St. Paul has some encouraging words for us in our epistle reading, although initially it might be a little tough to understand how these words are of comfort. Our text this morning focuses on 1 Corinthians 4, beginning at the 9th verse, ”For I think that God has exhibited us apostles as last of all, like men sentenced to death, because we have become a spectacle to the world, to angels, and to men. We are fools for Christ's sake.“
We are all familiar with a parade. Sitting on the side of the road in our lawn chairs, we all have enjoyed watching the bands, floats and fire trucks slowly go by. Maybe you even been in a parade walking with a civic group or sports team. The ancient Romans also enjoyed a good parade, only their version was not just for fun. It was called a Roman Triumph. Their version was to teach a very important lesson: don’t make us angry. If you’re thinking about protesting our leadership, or you are thinking about a little demonstration, well you might want to think twice. After they would conquer an enemy’s city, they would set up their triumphal parade. The Roman leader would ride in on his chariot surrounded by his other military personnel. They would wear their military attire and carry their weaponry. There would be trumpeters, carts with the spoils of war, and bulls for sacrifice. Toward the end of the parade would also be those who were captured or those who opposed them, often in chains, bloodied and bruised beyond recognition. The Christians also often found themselves at the end of these lines quite often. After the parade was over, the prisoners were often executed. I’m not sure I would be too excited about attending this parade or certainly would not want to be in it. What encouragement then was Paul giving the Corinthians and us? Why was Paul saying that we should be a spectacle to the world at the end of a parade?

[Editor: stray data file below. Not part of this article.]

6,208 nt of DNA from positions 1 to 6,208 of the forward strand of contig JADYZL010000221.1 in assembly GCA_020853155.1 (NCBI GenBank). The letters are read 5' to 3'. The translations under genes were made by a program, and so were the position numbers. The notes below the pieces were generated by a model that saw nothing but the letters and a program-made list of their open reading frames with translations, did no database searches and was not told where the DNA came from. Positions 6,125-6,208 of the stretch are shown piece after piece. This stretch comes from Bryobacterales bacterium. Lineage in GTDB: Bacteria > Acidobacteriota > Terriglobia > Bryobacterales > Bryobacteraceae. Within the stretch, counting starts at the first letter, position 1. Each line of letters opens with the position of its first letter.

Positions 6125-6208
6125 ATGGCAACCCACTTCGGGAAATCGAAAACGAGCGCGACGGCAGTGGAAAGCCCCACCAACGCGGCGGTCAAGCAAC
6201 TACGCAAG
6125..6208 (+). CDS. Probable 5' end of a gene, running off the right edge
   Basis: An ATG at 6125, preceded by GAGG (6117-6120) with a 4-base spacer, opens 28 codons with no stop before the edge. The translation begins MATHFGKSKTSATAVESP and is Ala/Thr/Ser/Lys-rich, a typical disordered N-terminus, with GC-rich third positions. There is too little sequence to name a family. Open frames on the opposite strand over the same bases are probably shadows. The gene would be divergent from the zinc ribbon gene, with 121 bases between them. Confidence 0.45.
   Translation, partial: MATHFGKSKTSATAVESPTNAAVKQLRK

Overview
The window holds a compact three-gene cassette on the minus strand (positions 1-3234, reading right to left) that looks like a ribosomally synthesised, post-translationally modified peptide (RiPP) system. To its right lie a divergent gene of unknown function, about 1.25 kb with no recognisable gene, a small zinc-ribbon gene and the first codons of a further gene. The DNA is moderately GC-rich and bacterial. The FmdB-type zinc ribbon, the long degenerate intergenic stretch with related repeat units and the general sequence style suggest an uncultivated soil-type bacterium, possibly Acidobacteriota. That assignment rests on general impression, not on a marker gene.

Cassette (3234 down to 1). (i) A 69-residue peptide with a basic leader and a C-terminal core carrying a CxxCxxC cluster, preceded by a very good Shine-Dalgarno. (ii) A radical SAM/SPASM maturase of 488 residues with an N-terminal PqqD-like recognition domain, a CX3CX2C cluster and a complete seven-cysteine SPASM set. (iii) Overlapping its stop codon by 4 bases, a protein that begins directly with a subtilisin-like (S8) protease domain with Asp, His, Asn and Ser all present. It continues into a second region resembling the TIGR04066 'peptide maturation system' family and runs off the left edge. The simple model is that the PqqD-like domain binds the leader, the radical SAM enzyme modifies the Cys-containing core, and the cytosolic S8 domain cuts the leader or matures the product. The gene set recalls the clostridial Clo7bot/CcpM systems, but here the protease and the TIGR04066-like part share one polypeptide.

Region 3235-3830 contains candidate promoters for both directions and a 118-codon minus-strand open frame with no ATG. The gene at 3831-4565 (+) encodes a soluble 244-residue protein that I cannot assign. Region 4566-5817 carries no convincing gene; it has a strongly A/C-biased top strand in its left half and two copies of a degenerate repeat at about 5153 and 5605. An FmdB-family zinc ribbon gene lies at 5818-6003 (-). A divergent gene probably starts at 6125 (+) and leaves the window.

For us, by nature, Jesus’s words seem to make little sense. We have no desire to be a spectacle to the world. Who wants to be the fool? We want to be at the front of the parade. We want to have the power. We want the control. This is what we deserve. We play second fiddle to no one. We are also surrounded by so much affluence, wealth and riches that it so often clouds our thinking. Our problems and struggles seem bigger than they really are.